Cara Delevingne recently revealed that she battled constant rejection and ‘pervy men’ before eventually conquering the fashion industry. Now, she's facing a new challenge: Hollywood sexism.
'There are only three girls but in my opinion they have the best roles,' she tells Empire Magazine of her latest movie, Suicide Squad, which she's currently filming in Toronto alongside a roll call of A-listers like Jared Leto, Will Smith and Margot Robbie. 'Generally though, superhero movies are totally sexist,' she adds. 'Female superheroes are normally naked or in bikinis. No one would be able to fight like that. Wonder Woman, how the hell does she fight? She would be dead in a minute.'
While I admire Cara’s chutzpah for speaking out about sexism on screen - something many actresses are too afraid to discuss - it’s a shame she picked such a rubbish example: it’s not skimpy outfits that are the problem in Hollywood, but the fact there are hardly any heroines in the first place.
In a new animated short, a skimpily dressed Wonder Woman saves her boyfriend from a giant monster before ripping off his shirt and getting down to business. Frankly, who cares what she’s wearing when she’s clearly such a badass? As it happens, female superheroes are dressing more conservatively than ever. In Avengers: Age of Ultron, Scarlett Johansson (aka Black Widow) wears a full-body jumpsuit while her co-star Elizabeth Olsen sports a loose black dress and leather jacket. Zoe Saldana actually helped design her character’s costume in Guardians of the Galaxy, which consisted of a corseted top with thick straps and matching trousers. And Melissa Benoist, the Glee actress recently cast as Supergirl, will wear a high-cut, long-sleeve top with matching leggings under her skirt when the TV series airs in the US later this year. Then, of course, there’s Wonder Woman, played by Gal Gadot in the upcoming Batman v Superman movie, who will swap her star-spangled bikini briefs for a battle-ready leather tunic, a nod to the character’s comic book origin as an Amazonian princess.
Meanwhile, Wonder Woman has had a makeover in the comics too. Cara will no doubt be pleased to learn that the superheroine now sports a long-sleeve polo neck and leggings under her 'bikini'. Ironically, the new additions make her costume less practical rather than more, as Scarlett Johansson has already experienced. After a long day fighting on set ScarJo said her jumpsuit felt more like a 'wetsuit', adding: 'It was so hot, I would wring out my socks at the end of the day'. Erik Larsen, a sometimes-controversial comic book writer, says Wonder Woman’s original outfit was 'perfectly fine' for her job as a crime-fighting powerhouse. 'It’s strong, it’s iconic, it harkens back to ancient Greece with athletes in appropriate sporting attire,' he explains. 'It’s a costume that functions.'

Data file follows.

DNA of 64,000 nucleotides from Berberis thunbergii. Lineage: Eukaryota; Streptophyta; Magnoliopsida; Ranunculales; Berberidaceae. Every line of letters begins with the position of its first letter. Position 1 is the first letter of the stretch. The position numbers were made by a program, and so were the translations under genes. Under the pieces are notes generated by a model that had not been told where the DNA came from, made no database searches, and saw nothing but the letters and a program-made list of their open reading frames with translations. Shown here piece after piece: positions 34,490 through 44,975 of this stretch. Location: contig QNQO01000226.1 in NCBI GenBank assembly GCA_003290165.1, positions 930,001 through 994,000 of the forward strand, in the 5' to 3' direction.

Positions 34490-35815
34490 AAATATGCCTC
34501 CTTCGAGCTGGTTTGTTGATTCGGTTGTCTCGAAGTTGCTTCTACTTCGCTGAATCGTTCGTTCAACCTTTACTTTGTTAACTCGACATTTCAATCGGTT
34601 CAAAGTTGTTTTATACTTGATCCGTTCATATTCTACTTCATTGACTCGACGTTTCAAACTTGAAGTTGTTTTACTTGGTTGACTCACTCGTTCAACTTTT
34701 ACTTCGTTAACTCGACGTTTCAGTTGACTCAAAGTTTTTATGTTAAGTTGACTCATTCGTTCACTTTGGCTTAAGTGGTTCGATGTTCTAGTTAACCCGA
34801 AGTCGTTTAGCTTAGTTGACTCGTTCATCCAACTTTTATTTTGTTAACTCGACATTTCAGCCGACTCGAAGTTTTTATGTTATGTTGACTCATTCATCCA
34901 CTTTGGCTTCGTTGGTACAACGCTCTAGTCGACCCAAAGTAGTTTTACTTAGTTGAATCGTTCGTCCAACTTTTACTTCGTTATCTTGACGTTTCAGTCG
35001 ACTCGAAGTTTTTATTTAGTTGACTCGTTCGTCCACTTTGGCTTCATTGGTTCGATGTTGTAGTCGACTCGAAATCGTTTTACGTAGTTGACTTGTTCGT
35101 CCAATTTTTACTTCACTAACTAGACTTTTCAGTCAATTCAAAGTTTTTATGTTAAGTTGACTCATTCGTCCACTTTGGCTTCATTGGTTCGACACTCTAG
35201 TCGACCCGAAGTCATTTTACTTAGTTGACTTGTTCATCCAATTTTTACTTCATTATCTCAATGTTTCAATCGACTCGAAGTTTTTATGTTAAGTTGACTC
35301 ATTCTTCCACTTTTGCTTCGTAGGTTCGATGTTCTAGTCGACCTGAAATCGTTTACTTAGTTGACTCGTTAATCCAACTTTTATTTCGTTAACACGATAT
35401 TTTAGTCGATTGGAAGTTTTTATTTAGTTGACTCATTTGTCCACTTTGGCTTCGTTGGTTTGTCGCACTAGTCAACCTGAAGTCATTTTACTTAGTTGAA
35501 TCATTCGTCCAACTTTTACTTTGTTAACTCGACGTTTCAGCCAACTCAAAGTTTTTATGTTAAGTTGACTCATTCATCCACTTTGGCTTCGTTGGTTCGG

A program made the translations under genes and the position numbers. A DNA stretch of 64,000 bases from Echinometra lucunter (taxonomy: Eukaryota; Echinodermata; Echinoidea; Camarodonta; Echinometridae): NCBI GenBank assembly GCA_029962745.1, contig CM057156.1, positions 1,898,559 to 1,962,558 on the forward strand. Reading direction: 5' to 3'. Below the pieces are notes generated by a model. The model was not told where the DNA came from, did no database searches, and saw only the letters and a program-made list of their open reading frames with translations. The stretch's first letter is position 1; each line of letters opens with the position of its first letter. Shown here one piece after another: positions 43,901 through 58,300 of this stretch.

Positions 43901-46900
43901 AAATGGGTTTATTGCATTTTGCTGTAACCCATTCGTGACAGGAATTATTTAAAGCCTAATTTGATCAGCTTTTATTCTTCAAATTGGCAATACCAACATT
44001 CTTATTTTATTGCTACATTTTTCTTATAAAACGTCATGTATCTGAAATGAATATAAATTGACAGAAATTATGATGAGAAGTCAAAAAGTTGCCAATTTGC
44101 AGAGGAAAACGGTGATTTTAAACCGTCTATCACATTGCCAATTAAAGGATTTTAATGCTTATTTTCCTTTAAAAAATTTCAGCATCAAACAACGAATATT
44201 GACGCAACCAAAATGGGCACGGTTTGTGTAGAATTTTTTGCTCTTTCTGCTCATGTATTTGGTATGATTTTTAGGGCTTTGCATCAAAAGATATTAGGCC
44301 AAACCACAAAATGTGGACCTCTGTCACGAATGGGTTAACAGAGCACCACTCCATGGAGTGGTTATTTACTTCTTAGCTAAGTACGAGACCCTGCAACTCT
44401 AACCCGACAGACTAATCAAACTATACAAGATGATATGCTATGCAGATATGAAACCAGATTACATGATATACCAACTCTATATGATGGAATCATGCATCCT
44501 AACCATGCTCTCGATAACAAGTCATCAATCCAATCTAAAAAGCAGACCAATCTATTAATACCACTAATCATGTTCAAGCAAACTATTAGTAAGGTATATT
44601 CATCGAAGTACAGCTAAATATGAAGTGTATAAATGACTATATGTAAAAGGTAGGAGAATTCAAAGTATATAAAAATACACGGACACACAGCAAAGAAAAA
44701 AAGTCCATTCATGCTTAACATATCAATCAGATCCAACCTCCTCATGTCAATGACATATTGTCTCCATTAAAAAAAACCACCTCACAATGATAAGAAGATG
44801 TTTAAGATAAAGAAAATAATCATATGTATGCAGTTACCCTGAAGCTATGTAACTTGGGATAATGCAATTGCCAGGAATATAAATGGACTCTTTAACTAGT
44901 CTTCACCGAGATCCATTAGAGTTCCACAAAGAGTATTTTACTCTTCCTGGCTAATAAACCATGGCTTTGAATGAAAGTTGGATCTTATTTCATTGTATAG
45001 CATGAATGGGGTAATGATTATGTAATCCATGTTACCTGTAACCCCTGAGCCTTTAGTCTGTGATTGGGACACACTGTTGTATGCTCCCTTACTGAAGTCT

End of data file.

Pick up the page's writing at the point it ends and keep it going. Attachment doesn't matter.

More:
So OK, while the new breed of female superhero costumes are functional, they’re still pretty sexy. But let’s be clear: that doesn’t mean they’re sexist. Instead they’re a reminder that being strong – physically and emotionally – doesn’t make you any less of a woman; that you can kick someone's ass and direct your sexual destiny while showing as little or as much flesh as you like.
And you have to admit, male superheroes wear equally suggestive outfits, designed to show off rippling torsos and bulging muscles. 'None of [the costumes] were comfortable, especially in the middle of the desert,' Chris Hemsworth, who plays Thor, said of the Avengers’ wardrobes. And spare a thought for the poor sod that will eventually step into He-Man’s boots. If they ever make another film: he’ll only get a pair of Y-fronts and a bondage harness to protect his modesty. As Chris Pratt recently quipped, equality isn't about objectifying women less but 'objectifying men just as often'. He was kind of joking but, actually, he's not wrong - if we expect our male superheroes to look super hot, why not the female ones?
Cara has a point about comic book movies being sexist, just not in the way she’s thinking. More women than ever are watching these films – latest statistics show that in the US over 40% of the audience for Guardians of the Galaxy and Captain America: Winter Soldier were women - but that’s not being reflected onscreen. Yes there might be 'three girls' in Suicide Squad but there are six male leads, something Delevingne tries to gloss over by claiming that, in her opinion, women have 'the best roles'. Meanwhile Batman v Superman and the upcoming Fantastic Four reboot, starring Kate Mara, have a similar ratio problem.
And that’s before we even get to the issue of female-fronted films – or lack thereof. All the main Avengers have their own franchises (Hulk, Iron Man, Captain America and Thor) but Black Widow is yet to get a standalone movie despite pressure from fans and Johansson herself. As for Wonder Woman, wrap your head around this: despite being the most famous female superhero on the planet, the character has never appeared in any live-action movie, let alone her own (although Warner Bros have promised one for 2017).
So Cara, while I appreciate your point, how about we focus on getting more kickass women like yourself on the big screen? And then we can worry about what they're wearing afterward.